Have the U.S. and China agreed a deal to end a diplomatic impasse over dissident ‘barefoot lawyer’ Chen Guangcheng?
“The Chinese Foreign Ministry said Chen may apply for travel permits to study abroad,” AP reports:
An American university has offered Chen a fellowship with provisions for his family, State Department spokeswoman Victoria Nuland said, adding that the U.S. expects Beijing to quickly process their travel permits, after which U.S. visas would be granted.
“Over the course of the day progress has been made to help him have the future that he wants and we will be staying in touch with him as this process moves forward,” said U.S. Secretary of State Hillary Clinton.
“This is not just about well known activists; it’s about the human rights and aspirations of more than a billion people here in China and billions more around the world and it’s about the future of this great nation and all nations,” she added.
Her spokeswoman says China “has indicated it will accept” the blind human rights activist’s “applications for appropriate travel documents’’ to leave his country.
If confirmed, the relatively quick resolution illustrates the salience and sensitivity of the U.S.-China strategic partnership, said Chris Johnson, a senior adviser at the Washington-based Center for Strategic and Economic Studies and a former China analyst at the Central Intelligence Agency.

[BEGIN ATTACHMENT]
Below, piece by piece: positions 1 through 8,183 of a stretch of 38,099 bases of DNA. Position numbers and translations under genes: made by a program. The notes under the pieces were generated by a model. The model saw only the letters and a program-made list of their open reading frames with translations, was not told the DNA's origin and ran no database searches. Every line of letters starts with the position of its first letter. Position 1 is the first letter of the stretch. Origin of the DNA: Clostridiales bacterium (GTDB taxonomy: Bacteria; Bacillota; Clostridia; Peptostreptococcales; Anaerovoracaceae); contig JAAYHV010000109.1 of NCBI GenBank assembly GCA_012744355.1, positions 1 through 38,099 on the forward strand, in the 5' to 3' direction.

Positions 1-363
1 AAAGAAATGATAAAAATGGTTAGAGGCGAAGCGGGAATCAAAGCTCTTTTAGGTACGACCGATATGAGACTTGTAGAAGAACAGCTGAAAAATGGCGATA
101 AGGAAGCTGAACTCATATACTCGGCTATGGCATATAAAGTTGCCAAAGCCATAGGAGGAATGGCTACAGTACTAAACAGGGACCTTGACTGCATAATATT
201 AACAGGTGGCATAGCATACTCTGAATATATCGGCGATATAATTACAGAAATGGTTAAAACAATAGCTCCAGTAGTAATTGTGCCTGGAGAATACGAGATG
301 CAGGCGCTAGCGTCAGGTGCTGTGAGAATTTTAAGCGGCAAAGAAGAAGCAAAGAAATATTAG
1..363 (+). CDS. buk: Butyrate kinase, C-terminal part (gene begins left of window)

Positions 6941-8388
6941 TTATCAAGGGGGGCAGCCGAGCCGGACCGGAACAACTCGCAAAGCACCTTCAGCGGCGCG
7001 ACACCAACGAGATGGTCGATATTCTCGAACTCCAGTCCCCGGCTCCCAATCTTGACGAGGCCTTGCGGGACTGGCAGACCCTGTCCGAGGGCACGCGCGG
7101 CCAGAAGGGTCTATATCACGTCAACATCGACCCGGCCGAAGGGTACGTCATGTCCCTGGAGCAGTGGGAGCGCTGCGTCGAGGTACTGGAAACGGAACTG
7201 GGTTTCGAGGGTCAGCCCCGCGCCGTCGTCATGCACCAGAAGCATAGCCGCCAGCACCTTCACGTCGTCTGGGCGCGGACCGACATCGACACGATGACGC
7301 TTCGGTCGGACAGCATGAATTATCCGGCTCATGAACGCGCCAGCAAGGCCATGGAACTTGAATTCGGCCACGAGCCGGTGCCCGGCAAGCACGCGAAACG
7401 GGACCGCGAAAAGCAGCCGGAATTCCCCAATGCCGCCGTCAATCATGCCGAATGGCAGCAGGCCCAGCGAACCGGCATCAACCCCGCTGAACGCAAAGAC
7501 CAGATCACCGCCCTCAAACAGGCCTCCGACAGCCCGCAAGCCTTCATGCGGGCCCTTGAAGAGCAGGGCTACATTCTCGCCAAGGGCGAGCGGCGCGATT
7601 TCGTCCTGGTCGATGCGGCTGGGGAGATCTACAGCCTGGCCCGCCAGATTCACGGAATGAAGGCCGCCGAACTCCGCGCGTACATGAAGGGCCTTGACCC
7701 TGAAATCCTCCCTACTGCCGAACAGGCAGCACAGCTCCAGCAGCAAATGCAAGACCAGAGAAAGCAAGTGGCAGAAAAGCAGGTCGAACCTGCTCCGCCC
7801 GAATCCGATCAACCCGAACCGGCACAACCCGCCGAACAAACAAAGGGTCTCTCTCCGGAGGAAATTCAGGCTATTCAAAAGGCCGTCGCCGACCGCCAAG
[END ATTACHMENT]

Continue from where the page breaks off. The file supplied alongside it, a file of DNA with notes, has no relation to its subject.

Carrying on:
“Both sides looked over the edge yesterday and decided it was time to turn the wheel back from the cliff,” Johnson said.
Any deal will have more profound political implications in Beijing than in Washington, observers suggest.
“This remarkable saga has not just embarrassed the US government, which had guaranteed his safety if he stayed in China, but has dealt a damaging blow to the credibility of Beijing and its propaganda campaign to convince citizens that China is a country ‘ruled by law,’ writes a Beijing-based analyst:
For the 40-year-old is a far more potent symbol than a traditional political dissident.
Ironically, the very illegality of his treatment at the hands of the government could provide the solution that allows him and his family to leave for the US. On Friday, China’s government conceded he was not accused of any crimes and that as an ordinary citizen he is eligible to apply for a visa to study abroad, as he says he wants to do.
“Beijing no doubt hopes his influence will fade once he is out of the country,” writes the FT’s Jamil Anderlini. “But his courage is already inspiring a new generation of activists. Some admirers even compare him with Gandhi. That may be over the top – but he has clearly shaken the confidence of the Communist party as few have done before.”
The standoff has prompted the worst crisis in U.S.-China relations since the 1989 Tiananmen massacre and highlighted the growing political rifts within China’s ruling Communist party.
“For China, the crisis falls into an ongoing struggle between increasingly visible reform-minded moderates within the Communist Party and hard-liners who emphasize security and stability at any cost,” reports suggest: